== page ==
April is Autism Awareness Month!
If you type “Autism” in the top of this blog’s search bar, you’ll find all sorts of helpful resources for parents with children that are autistic. For this month we are looking for your contributions on the subject! If you are a trainer, staff person or parent working or living with someone with Autism or hosting / know of a community event supporting awareness for this month, please submit your story or the information (please include photos, logos, or flyers you want included as well as your Twitter handle if available) and we will share it free of charge for the month of April! Email all submissions: firstname.lastname@example.org
You know that pamphlet of really tiny writing that you always get at a meeting or sent to you in the mail…..those are your Parental Rights, you need to read them! Every state has them posted on their Department of Special Education website, download them if you threw them out or ask for another copy. This gives you the answers to many of your questions. This tells you what you are afforded under Federal & State educational law. Reading this information will make you a better advocate for your child.
Every time I attend a PPT for a family member or a client, I read these Procedural Safeguards because I want to make sure I know exactly what my loved one or student has the right to receive and what the parent is entitled to ask for.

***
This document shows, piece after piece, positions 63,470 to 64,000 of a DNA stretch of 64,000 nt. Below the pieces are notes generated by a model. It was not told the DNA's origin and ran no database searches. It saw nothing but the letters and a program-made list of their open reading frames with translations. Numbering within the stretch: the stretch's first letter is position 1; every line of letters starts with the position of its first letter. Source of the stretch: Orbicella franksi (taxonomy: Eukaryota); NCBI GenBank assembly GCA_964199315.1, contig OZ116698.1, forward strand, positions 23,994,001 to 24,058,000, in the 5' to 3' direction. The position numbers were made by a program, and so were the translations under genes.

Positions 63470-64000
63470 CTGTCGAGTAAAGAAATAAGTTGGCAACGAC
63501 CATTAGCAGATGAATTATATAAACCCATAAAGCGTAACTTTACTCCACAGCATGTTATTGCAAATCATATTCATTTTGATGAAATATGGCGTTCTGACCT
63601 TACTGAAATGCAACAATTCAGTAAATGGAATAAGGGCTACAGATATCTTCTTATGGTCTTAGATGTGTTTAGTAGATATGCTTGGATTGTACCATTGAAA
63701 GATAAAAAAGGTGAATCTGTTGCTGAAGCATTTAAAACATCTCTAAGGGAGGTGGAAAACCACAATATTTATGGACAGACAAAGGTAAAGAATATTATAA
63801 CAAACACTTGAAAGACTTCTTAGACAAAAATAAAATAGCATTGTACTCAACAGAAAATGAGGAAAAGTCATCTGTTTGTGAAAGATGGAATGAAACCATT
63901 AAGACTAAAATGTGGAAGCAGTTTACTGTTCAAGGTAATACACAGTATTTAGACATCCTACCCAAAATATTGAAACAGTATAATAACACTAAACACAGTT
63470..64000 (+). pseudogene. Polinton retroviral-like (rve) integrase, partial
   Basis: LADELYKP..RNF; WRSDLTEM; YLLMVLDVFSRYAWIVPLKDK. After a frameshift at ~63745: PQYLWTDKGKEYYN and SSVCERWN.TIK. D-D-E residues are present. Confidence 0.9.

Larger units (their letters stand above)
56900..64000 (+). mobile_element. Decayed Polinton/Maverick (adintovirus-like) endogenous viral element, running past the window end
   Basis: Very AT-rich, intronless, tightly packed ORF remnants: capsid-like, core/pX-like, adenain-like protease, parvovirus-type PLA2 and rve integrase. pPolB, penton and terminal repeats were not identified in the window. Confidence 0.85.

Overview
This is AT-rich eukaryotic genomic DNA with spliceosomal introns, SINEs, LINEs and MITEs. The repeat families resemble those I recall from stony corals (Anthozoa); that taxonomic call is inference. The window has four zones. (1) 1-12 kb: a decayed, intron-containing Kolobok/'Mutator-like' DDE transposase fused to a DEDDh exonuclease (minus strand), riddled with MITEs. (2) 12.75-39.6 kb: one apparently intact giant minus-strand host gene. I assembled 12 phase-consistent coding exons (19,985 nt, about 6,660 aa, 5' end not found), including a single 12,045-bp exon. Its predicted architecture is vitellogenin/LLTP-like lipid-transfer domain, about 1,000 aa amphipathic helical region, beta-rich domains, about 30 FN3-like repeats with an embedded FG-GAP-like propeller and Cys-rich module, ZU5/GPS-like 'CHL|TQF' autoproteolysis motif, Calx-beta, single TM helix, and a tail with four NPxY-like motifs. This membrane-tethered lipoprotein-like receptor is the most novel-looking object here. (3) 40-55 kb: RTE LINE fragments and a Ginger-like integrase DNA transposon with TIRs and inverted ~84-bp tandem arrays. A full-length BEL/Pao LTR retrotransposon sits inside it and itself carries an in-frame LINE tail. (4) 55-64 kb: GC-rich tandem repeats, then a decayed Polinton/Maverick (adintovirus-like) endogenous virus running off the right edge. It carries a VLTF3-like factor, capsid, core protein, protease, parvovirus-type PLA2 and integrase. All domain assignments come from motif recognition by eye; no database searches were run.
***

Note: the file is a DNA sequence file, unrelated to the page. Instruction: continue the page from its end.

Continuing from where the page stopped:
Outlined in these packets include:
-Explanation of IEP
-Explanation of Testing procedures (timelines, consent, initial evaluation vs. re-eval, etc.)
-Explanation of Special Education services
-Explanation of Due Process (legal process or action you can take if you disagree with the school)
-Explanation if you disagree with school testing and your right to request an Independent Educational Evaluation (IEE)
-Explanation of suspension/expulsion for students with IEPs.
-Explanation of Seclusion/Restraint policy
Again, it is your responsibility to be informed of what your rights are as a parent of a child who receives Special Education services. Be responsible. Read your Parental Rights and always keeps copies of your child’s educational records (IEPs, progress reports, report cards or evaluations). I highly recommend every parent keep a file and organize it by year so that if you ever need to refer to it or if you ever find yourself in a legal battle with your school system, you want to make sure you have all the necessary documents. If you are missing something, ask you school. It is your right to make a formal request of educational records from the school district at any time.
Here is an interesting article I recently found written by an educational attorney regarding when parents question the services their child is receiving in schools. Hope you find it helpful.
Jodi L. Everone, M.S., CCC-SLP